What the midterm election results could mean for border states and immigration reform
Record-breaking border crossings and immigrant deaths kept immigration at the forefront of the news and the minds of many voters this election season. U.S. immigration authorities documented 2.56 million border crossings during fiscal year 2021—the highest recorded annual tally. The surge has overwhelmed border towns, local law enforcement, nonprofits, and Border Patrol agents. At least 853 immigrants died crossing the southern border during the fiscal year that ended Sept. 30—another record high.
The humanitarian crisis at the southern border is feeding off another crisis: dysfunction in the legal immigration system. Record crossings mirror record backlogs in immigration courts. Consulates and embassies are struggling to process visa applications. Republicans and Democrats have repeatedly failed to pass comprehensive legislation that addresses problems in the legal immigration system. Instead, presidential administrations have relied on stopgap measures like the Deferred Action for Childhood Arrivals program and ignored the long-term, human consequences of polices that were designed to be temporary.
Immigration galvanized voters across the country—not just those in border communities. Though the economy remained voters’ top priority, 59 percent of voters listed immigration as a “very important” issue, according to an October Harvard CAPS–Harris Poll. Seventy-one percent of evangelicals polled in a new Lifeway Research survey said it was imperative for Congress to pass immigration reform.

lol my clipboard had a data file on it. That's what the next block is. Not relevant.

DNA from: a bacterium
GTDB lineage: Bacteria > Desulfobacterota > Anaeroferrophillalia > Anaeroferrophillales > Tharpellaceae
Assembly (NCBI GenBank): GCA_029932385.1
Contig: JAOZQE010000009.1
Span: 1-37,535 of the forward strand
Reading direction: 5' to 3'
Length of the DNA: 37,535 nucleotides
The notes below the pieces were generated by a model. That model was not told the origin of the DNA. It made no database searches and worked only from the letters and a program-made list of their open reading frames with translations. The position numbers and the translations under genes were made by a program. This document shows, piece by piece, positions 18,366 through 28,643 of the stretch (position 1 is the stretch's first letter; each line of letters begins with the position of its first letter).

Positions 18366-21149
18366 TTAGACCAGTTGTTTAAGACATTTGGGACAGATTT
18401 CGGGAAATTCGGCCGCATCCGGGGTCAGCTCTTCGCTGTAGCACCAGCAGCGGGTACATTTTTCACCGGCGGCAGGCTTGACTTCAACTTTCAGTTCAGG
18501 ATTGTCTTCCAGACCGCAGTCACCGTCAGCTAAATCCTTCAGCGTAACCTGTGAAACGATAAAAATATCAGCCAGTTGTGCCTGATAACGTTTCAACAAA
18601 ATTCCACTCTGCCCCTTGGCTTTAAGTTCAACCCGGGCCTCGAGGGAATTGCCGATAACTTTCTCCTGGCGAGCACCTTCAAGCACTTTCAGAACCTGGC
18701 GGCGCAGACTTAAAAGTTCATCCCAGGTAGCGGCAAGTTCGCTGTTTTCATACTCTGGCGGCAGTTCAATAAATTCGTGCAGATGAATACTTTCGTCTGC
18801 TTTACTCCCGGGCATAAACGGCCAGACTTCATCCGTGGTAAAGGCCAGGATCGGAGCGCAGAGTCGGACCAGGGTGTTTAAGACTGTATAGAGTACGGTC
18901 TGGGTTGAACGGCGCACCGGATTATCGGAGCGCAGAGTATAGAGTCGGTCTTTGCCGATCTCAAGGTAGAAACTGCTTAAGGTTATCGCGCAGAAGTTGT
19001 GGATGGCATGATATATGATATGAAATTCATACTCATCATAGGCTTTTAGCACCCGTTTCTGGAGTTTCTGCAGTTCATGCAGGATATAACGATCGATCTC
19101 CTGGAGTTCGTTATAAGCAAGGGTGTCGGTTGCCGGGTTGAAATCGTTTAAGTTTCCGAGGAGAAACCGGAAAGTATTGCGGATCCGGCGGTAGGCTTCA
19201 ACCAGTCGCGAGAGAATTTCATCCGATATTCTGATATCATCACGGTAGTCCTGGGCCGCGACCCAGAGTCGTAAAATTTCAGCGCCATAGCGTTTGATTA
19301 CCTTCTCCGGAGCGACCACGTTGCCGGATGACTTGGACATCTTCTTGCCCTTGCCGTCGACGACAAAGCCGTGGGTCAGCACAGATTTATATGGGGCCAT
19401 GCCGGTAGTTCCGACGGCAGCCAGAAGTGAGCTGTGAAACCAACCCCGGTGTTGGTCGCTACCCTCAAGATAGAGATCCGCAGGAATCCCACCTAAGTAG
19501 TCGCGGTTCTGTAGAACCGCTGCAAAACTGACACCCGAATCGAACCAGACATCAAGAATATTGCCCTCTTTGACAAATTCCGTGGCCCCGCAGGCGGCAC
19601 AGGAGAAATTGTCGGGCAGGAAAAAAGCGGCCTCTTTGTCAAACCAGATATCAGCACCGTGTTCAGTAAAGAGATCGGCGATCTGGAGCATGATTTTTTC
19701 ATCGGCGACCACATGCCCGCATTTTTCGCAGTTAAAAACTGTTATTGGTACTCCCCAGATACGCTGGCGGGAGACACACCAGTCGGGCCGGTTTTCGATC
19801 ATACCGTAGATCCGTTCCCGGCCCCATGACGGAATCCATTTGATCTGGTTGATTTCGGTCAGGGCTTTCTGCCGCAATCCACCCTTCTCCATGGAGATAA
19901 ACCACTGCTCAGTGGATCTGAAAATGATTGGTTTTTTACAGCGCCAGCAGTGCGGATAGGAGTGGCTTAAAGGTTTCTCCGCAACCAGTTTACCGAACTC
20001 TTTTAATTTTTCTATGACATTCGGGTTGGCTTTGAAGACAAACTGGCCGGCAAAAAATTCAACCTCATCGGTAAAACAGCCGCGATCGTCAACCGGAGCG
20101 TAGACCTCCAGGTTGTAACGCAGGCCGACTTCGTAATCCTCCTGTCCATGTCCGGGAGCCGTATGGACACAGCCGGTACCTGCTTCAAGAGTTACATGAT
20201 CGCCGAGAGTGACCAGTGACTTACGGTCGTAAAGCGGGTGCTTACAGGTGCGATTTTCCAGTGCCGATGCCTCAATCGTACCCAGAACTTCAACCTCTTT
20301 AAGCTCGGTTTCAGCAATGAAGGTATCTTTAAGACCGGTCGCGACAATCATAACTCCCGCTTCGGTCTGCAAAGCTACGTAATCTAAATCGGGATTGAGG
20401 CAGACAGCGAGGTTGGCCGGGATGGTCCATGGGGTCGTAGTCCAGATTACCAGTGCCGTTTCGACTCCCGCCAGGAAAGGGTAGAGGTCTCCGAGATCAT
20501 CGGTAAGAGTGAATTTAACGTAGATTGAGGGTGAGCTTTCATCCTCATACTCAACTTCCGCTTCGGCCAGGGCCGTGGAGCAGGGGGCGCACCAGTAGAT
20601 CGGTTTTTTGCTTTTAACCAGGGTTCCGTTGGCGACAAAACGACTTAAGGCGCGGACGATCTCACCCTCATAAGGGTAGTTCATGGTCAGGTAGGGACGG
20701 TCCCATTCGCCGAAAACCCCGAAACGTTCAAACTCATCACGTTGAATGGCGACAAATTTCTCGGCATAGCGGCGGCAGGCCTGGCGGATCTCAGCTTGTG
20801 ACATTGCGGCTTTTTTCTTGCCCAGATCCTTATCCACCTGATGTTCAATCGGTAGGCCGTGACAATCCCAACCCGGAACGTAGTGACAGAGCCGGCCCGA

But what do the midterm results actually mean for immigration policy? As border states continue to take immigration enforcement into their own hands, governors races in Texas, Arizona, and New Mexico will have an effect on border policy. Experts say a lame-duck Congress could prioritize key immigration legislation. With several seats still up in the air in the House of Representatives and control of the Senate in question, Republicans may not get the chance to take the lead on immigration policy.
TEXAS: Fed up with federal inaction, Texas Gov. Greg Abbott has bused more than 10,000 immigrants to the sanctuary cities of Washington, D.C., Chicago, and New York City. The busing is one part of Abbott’s broader border security initiative, Operation Lone Star. Last March, the governor issued a disaster declaration that covers 53 counties on or near the border to give him the authority to deploy 10,000 Department of Public Safety officers and Texas National Guard members. The Texas Legislature passed House Bill 9 in September that allocated $2 billion to border security over the next two years to fund Operation Lone Star, including $750 million for a border wall.
“Unless President Biden enforces the immigration laws passed by Congress, Texas will step up and use its own strategies to secure the border and negotiate with Mexico to seek solutions that will keep Texans safe,” Abbott said in a statement. One million of the 2.56 million border encounters last year took place in Texas. In April, Abbott stepped up drug inspections of commercial vehicles at a Texas-Mexico border crossing. Truckers in Mexico shut down a border crossing in Hidalgo to protest long delays.